The images were obtained from this thread on a mostly hoax believer forum, and there are lots of other useful pieces of information there. Many hoaxtards will claim that it was a secret project, but this is a complete fabrication - I have copies of magazines from the Apollo era with images from the simulator in them.

So, let’s look at the evidence and establish what we’re looking at. The first image is from 5000 feet, and I’ve compared it with a view from Google Earth (right) and also the Apollo 15 16mm footage from the 16mm DAC (centre) taken at the point the crew announce ‘5000 feet’.

Here are the sections of Lunar Orbiter 2 image that they reproduced, the one on the right being a later addition to the site.

So - where is it?

Time for a little logic, combined with guesswork. We know it is an Orbiter 2 image, and it must be a fairly high resolution image to get the level of detail shown. The high resolution images that cover the ellipse are 2084 H1 and H2, and 2085 H1 and H2. It seems reasonable to start looking for the two areas near the centre of the ellipse, and this means we are mainly looking at 2085 H2.

This turned out to be  good guess, and you can see where both of the crater fields come from in the image below, firstly in relation to each other (left) and secondly in relation to Apollo 11 (right).

Turns out that far from replicating Tranquility Base, these areas were actually 7 km from it! Oh, and the Apollo 11 crew never went there!

Anyhow, we digress.

There are also images from contemporary publications that show the kind of detail available at the time. One such is the use of Lunar Orbiter 3 images to locate the Surveyor probes on the moon, particularly Surveyor 1 and Surveyor 3, later visited by Apollo 12. This publication contains a number of references to that process, and the image below shows the Surveyor 1 probe as revealed by the 3rd Lunar Orbiter probe (left) and the modern LRO.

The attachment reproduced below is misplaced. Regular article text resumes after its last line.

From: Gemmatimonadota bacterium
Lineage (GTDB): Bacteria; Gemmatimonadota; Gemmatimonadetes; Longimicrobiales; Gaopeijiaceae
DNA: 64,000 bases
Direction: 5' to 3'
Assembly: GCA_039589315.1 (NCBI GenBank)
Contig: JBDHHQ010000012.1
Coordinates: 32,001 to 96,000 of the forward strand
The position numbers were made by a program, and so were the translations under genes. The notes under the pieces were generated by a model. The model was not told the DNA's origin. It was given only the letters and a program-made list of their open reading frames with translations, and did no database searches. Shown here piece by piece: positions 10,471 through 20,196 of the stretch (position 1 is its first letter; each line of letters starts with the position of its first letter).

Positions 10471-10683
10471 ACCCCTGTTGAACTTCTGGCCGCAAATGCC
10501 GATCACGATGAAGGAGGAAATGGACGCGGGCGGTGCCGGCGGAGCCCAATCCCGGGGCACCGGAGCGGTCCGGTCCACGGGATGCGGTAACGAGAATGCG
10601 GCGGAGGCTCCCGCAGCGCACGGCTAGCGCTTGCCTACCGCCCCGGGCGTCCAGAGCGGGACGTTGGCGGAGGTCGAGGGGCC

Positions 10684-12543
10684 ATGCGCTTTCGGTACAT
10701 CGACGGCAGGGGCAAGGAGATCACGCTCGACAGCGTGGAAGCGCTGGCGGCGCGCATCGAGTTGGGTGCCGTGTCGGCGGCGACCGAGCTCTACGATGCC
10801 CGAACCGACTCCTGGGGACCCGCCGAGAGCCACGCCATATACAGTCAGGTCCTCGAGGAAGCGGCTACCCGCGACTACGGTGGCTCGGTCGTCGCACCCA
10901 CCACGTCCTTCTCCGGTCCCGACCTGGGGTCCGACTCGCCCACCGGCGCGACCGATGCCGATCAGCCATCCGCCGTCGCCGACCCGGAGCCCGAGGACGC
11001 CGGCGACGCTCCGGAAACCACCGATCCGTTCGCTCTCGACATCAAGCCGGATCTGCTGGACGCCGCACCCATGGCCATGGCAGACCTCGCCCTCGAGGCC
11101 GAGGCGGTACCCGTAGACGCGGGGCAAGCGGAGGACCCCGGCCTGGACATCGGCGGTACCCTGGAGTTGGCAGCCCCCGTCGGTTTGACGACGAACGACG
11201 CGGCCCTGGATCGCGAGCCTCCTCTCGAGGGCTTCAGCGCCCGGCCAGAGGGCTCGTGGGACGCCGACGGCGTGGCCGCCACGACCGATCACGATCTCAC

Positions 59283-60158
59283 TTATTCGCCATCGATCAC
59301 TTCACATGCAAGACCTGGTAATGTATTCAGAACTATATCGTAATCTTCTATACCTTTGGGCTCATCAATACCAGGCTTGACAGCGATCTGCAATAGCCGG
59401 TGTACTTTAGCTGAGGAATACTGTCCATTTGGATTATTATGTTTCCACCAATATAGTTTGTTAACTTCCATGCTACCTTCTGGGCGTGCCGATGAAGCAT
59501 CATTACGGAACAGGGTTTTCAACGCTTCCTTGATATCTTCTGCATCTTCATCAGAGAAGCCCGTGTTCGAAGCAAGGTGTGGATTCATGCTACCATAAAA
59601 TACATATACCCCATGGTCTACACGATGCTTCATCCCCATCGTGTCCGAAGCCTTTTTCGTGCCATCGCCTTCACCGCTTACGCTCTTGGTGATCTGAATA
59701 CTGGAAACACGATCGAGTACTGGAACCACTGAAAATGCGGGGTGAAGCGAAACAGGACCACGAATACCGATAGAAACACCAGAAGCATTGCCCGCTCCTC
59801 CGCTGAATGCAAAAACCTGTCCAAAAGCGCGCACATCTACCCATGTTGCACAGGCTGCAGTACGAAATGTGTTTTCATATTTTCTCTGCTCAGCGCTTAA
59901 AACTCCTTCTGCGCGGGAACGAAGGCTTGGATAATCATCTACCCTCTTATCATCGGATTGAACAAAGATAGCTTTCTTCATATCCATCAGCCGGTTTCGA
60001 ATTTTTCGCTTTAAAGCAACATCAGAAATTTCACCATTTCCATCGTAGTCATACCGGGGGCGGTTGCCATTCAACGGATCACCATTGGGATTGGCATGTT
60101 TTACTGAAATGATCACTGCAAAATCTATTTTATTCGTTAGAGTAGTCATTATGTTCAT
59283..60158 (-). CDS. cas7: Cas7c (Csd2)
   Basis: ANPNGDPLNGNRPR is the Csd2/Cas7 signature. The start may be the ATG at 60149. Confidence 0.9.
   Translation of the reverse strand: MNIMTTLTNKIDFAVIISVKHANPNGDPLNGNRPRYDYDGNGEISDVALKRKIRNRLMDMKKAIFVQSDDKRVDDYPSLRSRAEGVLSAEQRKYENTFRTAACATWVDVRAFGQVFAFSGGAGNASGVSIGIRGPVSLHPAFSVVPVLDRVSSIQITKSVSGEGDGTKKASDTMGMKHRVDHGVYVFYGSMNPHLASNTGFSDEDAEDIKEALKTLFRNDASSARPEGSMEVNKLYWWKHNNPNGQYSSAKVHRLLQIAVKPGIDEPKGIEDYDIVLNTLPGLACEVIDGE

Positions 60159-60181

The LOLA view isn’t bad from this ‘altitude’, and the broader features are easy to make out on Apollo and Google Moon views once you orient yourself correctly.

Let’s now descend to 3000 feet.

The only arrow pointing to the same feature is the red one, as this is the most obvious one that is visible in all 3 images. We are now starting to see the feature I mentioned earlier. While the camera is descending on the model’s static view, the amount of additional detail being revealed is not increasing. Contrast this with the Apollo image, where the descending camera is moving on on a three dimensional object and more detail is being revealed as it does so. Here is the 3000’ image zoomed and cropped and looking at the crater picked by the red arrow from LOLA (left), Apollo 15 (right), and a more detailed LRO image (centre).

The hollow arrows are visible on all 3 pictures and are there to show that we are looking at the same view. To the right of the pair of craters at the top of the photographs (the left-most of which is marked by the hollow red arrow) is the actual landing site. The solid arrows are not visible on LOLA’s view of the area. Were it not for the window markings there could have been many more of these.

What was giving a superficially accurate overview of Hadley Rille in the simulator does not compare with the detail visible in an Apollo 16mm still even from 3000 feet and from a lossy video conversion.

This feature is something that, as you will see if you care to look at the additional pages linked to below, is repeated in image after image. From altitude, Lunar Orbiter images do a superb job in rendering the lunar surface. From close up they do not reveal the same amount of detail as Apollo video, TV and still images.

Could the Lunar Orbiter images have been used to create sound stages or other models to fake the Apollo landing sites?

In a word no.

There’s also a new section looking at Apollo images, the LRO and the USSR’s Lunokhod-2 probe.

Lunokhod 2